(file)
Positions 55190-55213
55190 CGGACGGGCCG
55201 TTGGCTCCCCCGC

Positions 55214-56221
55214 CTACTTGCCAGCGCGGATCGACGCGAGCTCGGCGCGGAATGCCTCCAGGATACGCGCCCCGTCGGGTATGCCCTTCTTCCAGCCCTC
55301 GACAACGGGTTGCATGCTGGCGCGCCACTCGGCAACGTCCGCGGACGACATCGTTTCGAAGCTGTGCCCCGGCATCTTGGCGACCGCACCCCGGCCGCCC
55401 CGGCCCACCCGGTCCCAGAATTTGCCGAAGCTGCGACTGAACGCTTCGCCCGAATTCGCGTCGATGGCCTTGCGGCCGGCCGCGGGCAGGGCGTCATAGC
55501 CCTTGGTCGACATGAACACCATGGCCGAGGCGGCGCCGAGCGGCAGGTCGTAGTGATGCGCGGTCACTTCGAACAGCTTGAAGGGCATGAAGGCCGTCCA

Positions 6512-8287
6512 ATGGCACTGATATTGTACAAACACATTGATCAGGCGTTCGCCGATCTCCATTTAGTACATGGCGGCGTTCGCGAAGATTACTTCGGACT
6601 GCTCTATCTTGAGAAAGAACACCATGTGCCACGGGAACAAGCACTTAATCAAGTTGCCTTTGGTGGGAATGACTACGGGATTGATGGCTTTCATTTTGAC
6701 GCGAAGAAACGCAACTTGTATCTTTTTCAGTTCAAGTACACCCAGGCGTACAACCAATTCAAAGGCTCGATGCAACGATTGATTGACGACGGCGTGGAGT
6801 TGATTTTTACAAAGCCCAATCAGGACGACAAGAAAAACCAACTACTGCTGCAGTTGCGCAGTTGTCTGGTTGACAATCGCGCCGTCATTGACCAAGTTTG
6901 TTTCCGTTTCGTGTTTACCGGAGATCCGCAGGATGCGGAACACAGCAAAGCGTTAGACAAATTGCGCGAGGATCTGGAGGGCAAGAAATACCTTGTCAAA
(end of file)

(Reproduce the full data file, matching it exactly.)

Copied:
Positions 55190-55213
55190 CGGACGGGCCG
55201 TTGGCTCCCCCGC

Positions 55214-56221
55214 CTACTTGCCAGCGCGGATCGACGCGAGCTCGGCGCGGAATGCCTCCAGGATACGCGCCCCGTCGGGTATGCCCTTCTTCCAGCCCTC
55301 GACAACGGGTTGCATGCTGGCGCGCCACTCGGCAACGTCCGCGGACGACATCGTTTCGAAGCTGTGCCCCGGCATCTTGGCGACCGCACCCCGGCCGCCC
55401 CGGCCCACCCGGTCCCAGAATTTGCCGAAGCTGCGACTGAACGCTTCGCCCGAATTCGCGTCGATGGCCTTGCGGCCGGCCGCGGGCAGGGCGTCATAGC
55501 CCTTGGTCGACATGAACACCATGGCCGAGGCGGCGCCGAGCGGCAGGTCGTAGTGATGCGCGGTCACTTCGAACAGCTTGAAGGGCATGAAGGCCGTCCA

Positions 6512-8287
6512 ATGGCACTGATATTGTACAAACACATTGATCAGGCGTTCGCCGATCTCCATTTAGTACATGGCGGCGTTCGCGAAGATTACTTCGGACT
6601 GCTCTATCTTGAGAAAGAACACCATGTGCCACGGGAACAAGCACTTAATCAAGTTGCCTTTGGTGGGAATGACTACGGGATTGATGGCTTTCATTTTGAC
6701 GCGAAGAAACGCAACTTGTATCTTTTTCAGTTCAAGTACACCCAGGCGTACAACCAATTCAAAGGCTCGATGCAACGATTGATTGACGACGGCGTGGAGT
6801 TGATTTTTACAAAGCCCAATCAGGACGACAAGAAAAACCAACTACTGCTGCAGTTGCGCAGTTGTCTGGTTGACAATCGCGCCGTCATTGACCAAGTTTG
6901 TTTCCGTTTCGTGTTTACCGGAGATCCGCAGGATGCGGAACACAGCAAAGCGTTAGACAAATTGCGCGAGGATCTGGAGGGCAAGAAATACCTTGTCAAA